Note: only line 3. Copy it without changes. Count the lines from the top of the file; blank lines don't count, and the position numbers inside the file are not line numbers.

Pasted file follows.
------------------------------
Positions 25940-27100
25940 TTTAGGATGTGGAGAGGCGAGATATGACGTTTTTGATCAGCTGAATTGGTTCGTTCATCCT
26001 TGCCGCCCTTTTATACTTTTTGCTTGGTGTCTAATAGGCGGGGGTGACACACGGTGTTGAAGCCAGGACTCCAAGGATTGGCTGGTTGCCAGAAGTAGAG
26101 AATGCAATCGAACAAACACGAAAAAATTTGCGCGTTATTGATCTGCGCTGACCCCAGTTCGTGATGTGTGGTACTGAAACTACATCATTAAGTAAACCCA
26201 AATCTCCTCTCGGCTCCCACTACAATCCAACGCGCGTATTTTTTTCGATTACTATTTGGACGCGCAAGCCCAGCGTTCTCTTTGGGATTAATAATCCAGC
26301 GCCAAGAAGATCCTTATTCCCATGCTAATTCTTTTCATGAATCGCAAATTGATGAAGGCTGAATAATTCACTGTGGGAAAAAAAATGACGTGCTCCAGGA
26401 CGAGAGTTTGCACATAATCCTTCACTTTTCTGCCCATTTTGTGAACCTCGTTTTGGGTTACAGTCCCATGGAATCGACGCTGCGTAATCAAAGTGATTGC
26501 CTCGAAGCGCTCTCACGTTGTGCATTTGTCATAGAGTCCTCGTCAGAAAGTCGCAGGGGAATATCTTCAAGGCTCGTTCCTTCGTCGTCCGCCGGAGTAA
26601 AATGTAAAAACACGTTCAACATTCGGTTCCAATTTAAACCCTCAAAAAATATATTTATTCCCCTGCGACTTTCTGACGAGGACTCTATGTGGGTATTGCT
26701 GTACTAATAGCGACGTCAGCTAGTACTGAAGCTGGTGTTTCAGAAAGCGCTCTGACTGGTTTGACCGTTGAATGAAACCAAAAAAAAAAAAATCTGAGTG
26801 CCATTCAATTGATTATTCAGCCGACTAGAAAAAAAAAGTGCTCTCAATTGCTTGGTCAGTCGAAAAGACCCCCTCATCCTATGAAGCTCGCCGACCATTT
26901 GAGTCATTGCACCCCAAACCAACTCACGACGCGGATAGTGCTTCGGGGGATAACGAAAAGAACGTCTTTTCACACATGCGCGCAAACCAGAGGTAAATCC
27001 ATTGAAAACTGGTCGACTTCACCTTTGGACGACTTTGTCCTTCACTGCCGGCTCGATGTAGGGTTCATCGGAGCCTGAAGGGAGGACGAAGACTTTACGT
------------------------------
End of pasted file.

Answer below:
26001 TGCCGCCCTTTTATACTTTTTGCTTGGTGTCTAATAGGCGGGGGTGACACACGGTGTTGAAGCCAGGACTCCAAGGATTGGCTGGTTGCCAGAAGTAGAG